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We were kind of destined to write about this one.

Daniel Warth’s Dim the Fluorescents exists as Dim the House Lights’ cosmic twin, a story of two creative types pouring heart and soul into the few projects they have an audience for, however tiny, disinterested or bewildered it may be. They believe in what they do. They prop each other up as models of greatness among the phonies and sellouts. It’s weird that their thing is even a thing at all, but god dammit, it’s theirs, and it’s earnest. Dim the Fluorescents is also a great joke played straight: what if the people responsible for putting together those HR-mandated demonstrations about workplace safety and sexual harassment in the office were really, really into it? But what could have been two hours of facile potshots at self-important writers and performers proves to be much more: a sharply-directed unpacking of a friendship tied up in creative ambition.

Audrey and Lillian (Claire Armstrong and Naomi Skwarma, both great) are roommates and creative partners. The former is a struggling actress who tears into her tiny seminar playlet roles with great zeal; the latter treats every reenactment like a pocket-sized emotional epic. They take their work very, very seriously. They’re professionals, you see. When they land a gig at a conference on leadership, they see it as their one big shot. There are hiccups: for example, they are told they can’t shatter real glass on stage. To them, this is an act of censorship, a shackling of their artistry; for the organizing manager, well, it’s an insurance thing. And he can maybe try to get Audrey and Lillian extra badges (or “tickets,” as they insist on calling them) on the condition that they include his niece in the proceedings. They do. They give her one line. Anything to stage their magnum opus, even including an outsider. But as the day of the performance approaches, their own hype starts to get to them, and both the partnership and the friendship starts to splinter.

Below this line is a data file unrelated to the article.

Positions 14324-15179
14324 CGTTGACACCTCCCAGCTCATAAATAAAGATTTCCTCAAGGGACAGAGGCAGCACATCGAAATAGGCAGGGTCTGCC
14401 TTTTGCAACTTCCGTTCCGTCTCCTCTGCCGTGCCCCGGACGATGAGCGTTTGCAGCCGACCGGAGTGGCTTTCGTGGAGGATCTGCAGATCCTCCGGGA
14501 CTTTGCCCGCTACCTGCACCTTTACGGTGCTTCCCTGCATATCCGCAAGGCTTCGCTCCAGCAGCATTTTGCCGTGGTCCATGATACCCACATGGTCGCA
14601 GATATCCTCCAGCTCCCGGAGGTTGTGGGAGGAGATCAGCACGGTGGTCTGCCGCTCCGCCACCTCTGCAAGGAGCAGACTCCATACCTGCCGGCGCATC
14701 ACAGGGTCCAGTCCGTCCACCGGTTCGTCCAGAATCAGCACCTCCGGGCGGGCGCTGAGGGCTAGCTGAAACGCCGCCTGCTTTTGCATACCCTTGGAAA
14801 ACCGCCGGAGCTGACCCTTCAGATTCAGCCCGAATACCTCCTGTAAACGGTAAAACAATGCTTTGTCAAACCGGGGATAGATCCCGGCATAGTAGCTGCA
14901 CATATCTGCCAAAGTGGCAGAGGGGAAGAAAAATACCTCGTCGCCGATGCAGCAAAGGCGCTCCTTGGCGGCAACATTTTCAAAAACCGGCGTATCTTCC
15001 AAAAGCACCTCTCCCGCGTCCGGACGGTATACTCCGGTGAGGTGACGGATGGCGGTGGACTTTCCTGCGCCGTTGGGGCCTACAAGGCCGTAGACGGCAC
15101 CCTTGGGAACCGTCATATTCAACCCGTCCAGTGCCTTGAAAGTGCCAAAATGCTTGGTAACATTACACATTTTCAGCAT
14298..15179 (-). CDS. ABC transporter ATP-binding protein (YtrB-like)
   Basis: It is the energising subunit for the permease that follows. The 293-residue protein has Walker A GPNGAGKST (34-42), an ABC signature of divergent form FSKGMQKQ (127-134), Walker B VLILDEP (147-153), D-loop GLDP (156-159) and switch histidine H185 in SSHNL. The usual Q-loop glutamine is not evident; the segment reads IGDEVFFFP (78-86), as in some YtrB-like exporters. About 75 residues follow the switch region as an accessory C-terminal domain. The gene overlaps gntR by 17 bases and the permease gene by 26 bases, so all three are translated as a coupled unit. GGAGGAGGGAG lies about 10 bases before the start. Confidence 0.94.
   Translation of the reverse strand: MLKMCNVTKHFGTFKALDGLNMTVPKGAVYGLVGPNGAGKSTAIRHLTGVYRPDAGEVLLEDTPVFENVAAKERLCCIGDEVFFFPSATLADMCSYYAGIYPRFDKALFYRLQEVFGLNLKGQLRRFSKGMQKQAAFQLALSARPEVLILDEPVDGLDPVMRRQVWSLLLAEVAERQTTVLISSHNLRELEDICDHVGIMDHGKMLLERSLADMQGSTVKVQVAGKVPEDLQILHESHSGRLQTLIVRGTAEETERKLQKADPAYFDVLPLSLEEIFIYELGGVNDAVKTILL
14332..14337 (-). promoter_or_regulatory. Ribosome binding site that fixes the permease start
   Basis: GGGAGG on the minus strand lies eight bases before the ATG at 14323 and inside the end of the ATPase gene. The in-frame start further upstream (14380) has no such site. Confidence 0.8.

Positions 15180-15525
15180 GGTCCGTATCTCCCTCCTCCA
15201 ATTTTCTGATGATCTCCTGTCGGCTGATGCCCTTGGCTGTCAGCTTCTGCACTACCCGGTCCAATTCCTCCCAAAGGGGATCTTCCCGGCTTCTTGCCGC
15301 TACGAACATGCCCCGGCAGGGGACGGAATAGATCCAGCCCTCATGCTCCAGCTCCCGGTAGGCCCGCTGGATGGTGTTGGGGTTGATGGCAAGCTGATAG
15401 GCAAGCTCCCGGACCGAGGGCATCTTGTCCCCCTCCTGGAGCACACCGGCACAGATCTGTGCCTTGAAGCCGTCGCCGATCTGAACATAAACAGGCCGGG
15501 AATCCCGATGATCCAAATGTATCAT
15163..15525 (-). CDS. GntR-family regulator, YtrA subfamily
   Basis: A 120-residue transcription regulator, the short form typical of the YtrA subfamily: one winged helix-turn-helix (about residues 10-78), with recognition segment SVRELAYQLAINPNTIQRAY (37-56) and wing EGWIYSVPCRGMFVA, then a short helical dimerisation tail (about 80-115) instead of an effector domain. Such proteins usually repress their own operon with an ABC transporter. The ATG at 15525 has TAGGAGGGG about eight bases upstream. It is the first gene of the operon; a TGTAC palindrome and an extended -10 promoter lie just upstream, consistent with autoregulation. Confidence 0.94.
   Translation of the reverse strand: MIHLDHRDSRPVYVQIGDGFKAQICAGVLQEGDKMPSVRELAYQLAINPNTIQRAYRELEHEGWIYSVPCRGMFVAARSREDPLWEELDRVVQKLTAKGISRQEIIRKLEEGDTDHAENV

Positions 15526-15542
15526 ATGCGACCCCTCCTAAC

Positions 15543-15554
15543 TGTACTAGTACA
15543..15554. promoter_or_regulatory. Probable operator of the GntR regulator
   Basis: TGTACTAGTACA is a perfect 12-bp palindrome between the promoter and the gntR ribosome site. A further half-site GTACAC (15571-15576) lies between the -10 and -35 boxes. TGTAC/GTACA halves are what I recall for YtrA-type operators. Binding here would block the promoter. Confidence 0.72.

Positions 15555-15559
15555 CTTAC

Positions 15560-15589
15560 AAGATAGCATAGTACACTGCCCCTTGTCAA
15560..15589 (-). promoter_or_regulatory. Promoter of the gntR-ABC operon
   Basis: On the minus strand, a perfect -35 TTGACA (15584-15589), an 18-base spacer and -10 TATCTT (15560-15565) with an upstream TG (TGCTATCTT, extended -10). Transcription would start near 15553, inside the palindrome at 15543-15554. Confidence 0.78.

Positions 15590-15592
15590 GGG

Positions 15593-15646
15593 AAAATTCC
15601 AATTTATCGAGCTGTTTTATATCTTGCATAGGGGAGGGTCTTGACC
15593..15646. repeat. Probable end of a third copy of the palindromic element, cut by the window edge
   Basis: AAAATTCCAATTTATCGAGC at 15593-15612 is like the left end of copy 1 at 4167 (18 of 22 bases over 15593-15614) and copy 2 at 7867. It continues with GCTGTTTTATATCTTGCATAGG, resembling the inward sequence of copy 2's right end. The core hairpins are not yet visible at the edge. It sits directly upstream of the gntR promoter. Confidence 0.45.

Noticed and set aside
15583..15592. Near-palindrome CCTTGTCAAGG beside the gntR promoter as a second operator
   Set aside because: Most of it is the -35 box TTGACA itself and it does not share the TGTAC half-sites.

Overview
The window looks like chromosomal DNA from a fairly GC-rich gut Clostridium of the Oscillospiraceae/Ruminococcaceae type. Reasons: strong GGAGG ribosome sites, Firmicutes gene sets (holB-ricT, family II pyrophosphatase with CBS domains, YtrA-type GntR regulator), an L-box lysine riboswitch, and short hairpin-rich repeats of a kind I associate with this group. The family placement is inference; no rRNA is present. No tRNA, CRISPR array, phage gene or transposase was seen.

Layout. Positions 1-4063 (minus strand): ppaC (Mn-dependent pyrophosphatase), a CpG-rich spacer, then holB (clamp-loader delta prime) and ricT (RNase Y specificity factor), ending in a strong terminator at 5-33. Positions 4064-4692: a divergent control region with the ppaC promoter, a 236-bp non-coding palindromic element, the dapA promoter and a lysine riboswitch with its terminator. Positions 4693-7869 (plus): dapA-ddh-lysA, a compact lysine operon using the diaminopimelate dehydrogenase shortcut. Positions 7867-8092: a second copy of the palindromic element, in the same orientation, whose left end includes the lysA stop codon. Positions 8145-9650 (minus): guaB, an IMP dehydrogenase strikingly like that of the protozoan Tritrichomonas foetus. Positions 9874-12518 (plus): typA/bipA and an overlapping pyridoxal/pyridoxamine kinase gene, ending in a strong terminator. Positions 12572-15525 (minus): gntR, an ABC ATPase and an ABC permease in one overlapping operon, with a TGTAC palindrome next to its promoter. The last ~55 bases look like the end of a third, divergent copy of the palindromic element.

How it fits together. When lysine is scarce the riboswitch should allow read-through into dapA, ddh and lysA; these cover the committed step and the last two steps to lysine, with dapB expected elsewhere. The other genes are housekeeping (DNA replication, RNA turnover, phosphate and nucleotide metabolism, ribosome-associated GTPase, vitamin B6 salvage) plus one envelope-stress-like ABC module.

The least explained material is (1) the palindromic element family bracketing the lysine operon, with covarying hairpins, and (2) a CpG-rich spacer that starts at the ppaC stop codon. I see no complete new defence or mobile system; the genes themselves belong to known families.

If the script walks the razor’s edge between empathy and gentle ribbing towards Audrey and Lillian, Warth shoots their performances with theatrical flair. Cutting lighting, melodramatic blocking, intense close-ups, long Steadicam oners: nothing is off the table. There’s a refreshing excess to Dim the Fluorescents beyond its visual flourishes. There’s a gratuitous out-of-character Kevin-Bacon-in-Footloose dance sequence. There’s an excessively-detailed writing exercise that becomes its own short film for a couple of minutes. There’s a whole lost weekend segment where Audrey plays house with pencil-pusher named Bradley (Brendan Hobin) that feels like it could have been written by Lillian herself, in her impeccably-designed room filled with the signifiers of a writer (colour-coordinated books, framed jazz albums, smokes). It’s the Tenacious D method taken to its logical endpoint: not only is the art itself shown filtered through the eyes of the creators, but that same viewpoint has crept into reality, fusing work and life, throwing off the balance.

Sometimes this gambit hinders the movie: 128 minutes is a long time to sit with this premise. The pivot from comic to dramatic isn’t the most graceful, nor are its circumstances as laid out as the script needs them to be. But to its credit, there are grace notes upon grace notes to smooth over the rougher patches. The wardrobe department in particular deserves praise: everyone from the denizens of the cubicle farm to the Toronto theatre hipsters to the extras at a cafe is perfectly attired. The score (courtesy of co-writer Miles Barstead) is breezy and jazzy, and Toronto itself, from the shimmering spires of office buildings to the open-plan chic of the performance spaces, looks like a million bucks. Like the jacked-up safety skits contained therein, Dim the Fluorescents is ambitious and charming in equal amounts, wearing its archness like a badge of honour.

Directed by Daniel Warth; written by Miles Barstead and Daniel Warth; starring Claire Armstrong, Naomi Skwarna, Andreana Callegarini-Gradzik, and Brendan Hobin; 128 minutes.